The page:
Talk:Security/Server Side TLS
- 1 Page protection
- 2 IIS
- 3 RC4
- 4 Prioritzation logic and ciphersuite recommendation
- 5 NetScaler TLS 1.2 DHE issue reference?
- 6 SSH and IPsec
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Is there a particular reason there are no recommendations present for secure SSL/TLS configuration of IIS servers? This page is a fantastic resource for web server administrators maintaining HTTPS configurations but the omission of any IIS guidance seems quite significant given its prevalence. I'd be happy to create some draft guidance for community review for inclusion if this is desirable. Apologies if there's a specific obvious reason I've missed. ralish (talk)
It's simple really: as far as I know, we don't use IIS for SSL termination. If we did, we would have a recommendation for it. My concern about adding an IIS section is finding someone committed to maintaining it, because I have no idea what the right way of configuring windows services is.
A key part of the merit question for me depends on the primary purpose of the page: is it primarily a guide for TLS configuration of Mozilla sites (for the Ops teams that run them), with its value for non-Mozilla staff more incidental due to the public nature of Mozilla, or is the providing of quality guidance on TLS configurations for any and all also a primary goal? If the latter, IIS seems worthwhile, if the former, much less so unless Mozilla starts using IIS servers at some point. As for maintaining it, I'd be happy to volunteer, but only on a best-effort basis. That being said, updates should be relatively infrequent as IIS features are largely pinned to Windows releases. So guidance would typically change in response to either new IIS versions introducing new security features or new TLS attacks resulting in recommended changes to mitigate (as in the case of BEAST, CRIME, etc...).
The value of this page outside of Mozilla is not incidental: it was written with the goal to be publicly available. The SSL/TLS rationale is generic and can be applied to any daemon on any system. The configuration samples section, however, is targeted to Ops teams within Mozilla corporation and community. Maintaining these configuration samples is time consuming, and we (OpSec) want to stay focused on what our Ops need to preserve resources. But it is a public resource and we will always welcome contributions from inside and outside of Mozilla. Add IIS if you think it is valuable, and I'm sure people will help maintaining it.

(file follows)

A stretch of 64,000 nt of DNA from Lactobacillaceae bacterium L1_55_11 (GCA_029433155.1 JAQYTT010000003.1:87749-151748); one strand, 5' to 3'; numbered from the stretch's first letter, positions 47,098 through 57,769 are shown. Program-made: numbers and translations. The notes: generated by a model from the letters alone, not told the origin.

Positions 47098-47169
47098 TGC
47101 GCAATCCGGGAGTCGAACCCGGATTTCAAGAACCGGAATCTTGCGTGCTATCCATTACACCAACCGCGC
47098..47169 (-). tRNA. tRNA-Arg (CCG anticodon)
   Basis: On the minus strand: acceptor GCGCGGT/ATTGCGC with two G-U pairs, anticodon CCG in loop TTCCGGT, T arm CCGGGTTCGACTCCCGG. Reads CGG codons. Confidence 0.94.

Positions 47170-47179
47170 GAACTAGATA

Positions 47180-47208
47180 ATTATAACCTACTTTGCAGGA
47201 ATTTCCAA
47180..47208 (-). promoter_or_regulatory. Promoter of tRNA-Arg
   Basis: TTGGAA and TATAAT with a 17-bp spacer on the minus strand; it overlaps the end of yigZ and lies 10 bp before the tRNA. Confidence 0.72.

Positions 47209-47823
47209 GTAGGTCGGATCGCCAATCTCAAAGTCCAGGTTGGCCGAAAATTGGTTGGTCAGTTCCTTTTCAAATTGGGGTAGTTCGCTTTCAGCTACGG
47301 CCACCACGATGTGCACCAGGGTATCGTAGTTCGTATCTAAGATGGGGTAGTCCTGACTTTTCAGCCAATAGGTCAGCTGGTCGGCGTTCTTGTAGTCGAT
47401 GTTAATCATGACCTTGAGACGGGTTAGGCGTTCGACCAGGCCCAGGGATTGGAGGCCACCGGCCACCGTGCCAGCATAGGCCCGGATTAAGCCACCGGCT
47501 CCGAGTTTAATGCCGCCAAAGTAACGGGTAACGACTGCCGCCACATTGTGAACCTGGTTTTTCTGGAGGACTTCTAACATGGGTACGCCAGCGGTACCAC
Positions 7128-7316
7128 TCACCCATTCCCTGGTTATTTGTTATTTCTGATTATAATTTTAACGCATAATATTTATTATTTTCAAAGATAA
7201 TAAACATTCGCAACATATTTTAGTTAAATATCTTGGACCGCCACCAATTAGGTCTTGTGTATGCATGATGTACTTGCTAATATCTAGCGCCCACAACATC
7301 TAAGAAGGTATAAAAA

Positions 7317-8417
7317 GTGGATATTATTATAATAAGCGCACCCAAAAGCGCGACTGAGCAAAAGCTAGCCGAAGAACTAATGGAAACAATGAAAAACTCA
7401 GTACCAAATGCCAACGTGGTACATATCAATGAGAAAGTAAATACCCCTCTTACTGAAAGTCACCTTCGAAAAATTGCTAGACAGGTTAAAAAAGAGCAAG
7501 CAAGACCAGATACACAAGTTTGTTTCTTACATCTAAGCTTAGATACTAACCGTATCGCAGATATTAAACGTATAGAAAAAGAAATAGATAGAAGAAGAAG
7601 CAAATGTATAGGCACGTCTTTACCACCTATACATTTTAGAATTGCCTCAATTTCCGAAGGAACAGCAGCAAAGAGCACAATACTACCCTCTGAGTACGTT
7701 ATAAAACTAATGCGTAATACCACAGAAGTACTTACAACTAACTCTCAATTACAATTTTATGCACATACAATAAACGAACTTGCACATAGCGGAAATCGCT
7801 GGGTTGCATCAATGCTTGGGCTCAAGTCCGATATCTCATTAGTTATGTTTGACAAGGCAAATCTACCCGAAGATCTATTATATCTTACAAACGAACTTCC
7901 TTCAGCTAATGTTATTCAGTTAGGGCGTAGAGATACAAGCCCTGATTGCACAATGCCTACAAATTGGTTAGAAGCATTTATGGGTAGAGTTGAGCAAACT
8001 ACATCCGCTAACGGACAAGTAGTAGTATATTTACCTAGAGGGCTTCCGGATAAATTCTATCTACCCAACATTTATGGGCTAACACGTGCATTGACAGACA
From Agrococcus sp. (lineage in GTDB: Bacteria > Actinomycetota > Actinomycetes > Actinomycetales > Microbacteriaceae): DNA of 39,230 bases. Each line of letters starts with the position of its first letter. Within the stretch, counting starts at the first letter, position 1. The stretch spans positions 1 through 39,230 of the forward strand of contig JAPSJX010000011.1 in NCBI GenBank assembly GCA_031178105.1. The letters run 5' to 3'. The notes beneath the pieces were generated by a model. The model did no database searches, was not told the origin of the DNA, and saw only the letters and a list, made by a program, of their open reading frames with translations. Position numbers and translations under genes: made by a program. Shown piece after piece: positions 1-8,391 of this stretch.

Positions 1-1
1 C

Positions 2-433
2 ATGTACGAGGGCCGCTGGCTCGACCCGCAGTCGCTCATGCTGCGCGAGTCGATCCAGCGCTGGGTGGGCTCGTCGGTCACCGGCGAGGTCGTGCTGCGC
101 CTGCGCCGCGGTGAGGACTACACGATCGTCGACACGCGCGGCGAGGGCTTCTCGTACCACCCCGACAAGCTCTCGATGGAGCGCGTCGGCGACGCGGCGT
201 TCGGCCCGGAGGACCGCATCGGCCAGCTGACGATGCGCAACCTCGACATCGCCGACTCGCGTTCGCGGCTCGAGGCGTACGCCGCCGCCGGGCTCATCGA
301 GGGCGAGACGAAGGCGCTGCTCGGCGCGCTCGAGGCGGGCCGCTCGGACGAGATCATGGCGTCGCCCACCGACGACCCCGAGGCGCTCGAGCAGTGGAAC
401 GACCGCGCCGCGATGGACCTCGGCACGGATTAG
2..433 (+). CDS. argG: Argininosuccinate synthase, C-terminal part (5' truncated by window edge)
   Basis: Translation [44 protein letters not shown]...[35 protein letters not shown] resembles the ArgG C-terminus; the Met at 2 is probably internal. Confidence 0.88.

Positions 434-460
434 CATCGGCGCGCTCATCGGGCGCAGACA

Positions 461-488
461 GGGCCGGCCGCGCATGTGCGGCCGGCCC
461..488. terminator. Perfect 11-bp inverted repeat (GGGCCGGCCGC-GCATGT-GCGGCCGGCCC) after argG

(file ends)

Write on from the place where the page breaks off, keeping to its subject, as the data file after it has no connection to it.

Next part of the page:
Full discussion: https://bugzilla.mozilla.org/show_bug.cgi?id=927045
RC4-based ciphers ought to be completely removed from the list, better attacks are coming like this one: https://www.usenix.org/conference/usenixsecurity13/security-rc4-tls
by Kroeckx on 15 December 2013
The reason to keep RC4 or 3DES is to support windows XP. Maybe 3DES should be kept instead since it it's still considered secure but slow.
by ulfr on 15 December 2013
See the discussion in https://bugzilla.mozilla.org/show_bug.cgi?id=927045. Cryptographic strength is one of many parameters that we have to consider when hosting large scale websites. Speed and resources consumption is another one. While 3DES could, theoretically, replace RC4, the difference in cost makes it tricky to do in practice. We are looking at ways to measure our CPU usage to see if it is feasible at all.
That being said, sites that don't want to support WinXP users can feel free to disable RC4, or swap it with 3DES.
by mkwan on 30 April 2014
It seems like the ciphersuite in https://wiki.mozilla.org/Security/Server_Side_TLS#RC4_weaknesses might be out of date now? There seem to be non-RC4-related inconsistencies between it and the Recommended Ciphersuite. In order to stay up to date as the Recommended Ciphersuite changes, would it be better to give instructions on how to replace RC4 with 3DES in the Recommended Ciphersuite? Is it more complicated than just replacing "RC4" with "DES-CBC3" and "!3DES" with "!RC4"?
Prioritzation logic and ciphersuite recommendation
The Prioritization logic says to prioritize 128 bit AES over 256 bit, but recommended ciphersuite has DHE-RSA-AES256* prioritized over DHE-RSA-AES128*. Breaking rule #3. Lots of non-forward-secret ciphers are prioritized over DHE-RSA-AES128*, breaking rule #2.
I think the recommended ciphersuite should be fixed to reflect the rules in the priorization logic. Maybe change the recommended cipher suite to the following?
or for people lacking trust in ECC/NIST curves:
answer from ulfr, 20131202
That's a good catch! Thanks for reporting it. I had missed a couple of aes256 above aes128 in the density of the ciphersuite. I updated the page, see the diff at https://wiki.mozilla.org/index.php?title=Security%2FServer_Side_TLS&diff=779260&oldid=768649
However, I am confused by your comment that "Lots of non-forward-secret ciphers are prioritized over DHE-RSA-AES128*, breaking rule #2.". Even before the latest change, only PFS ciphers where listed above DHE-RSA-AES128. Did you mean something different?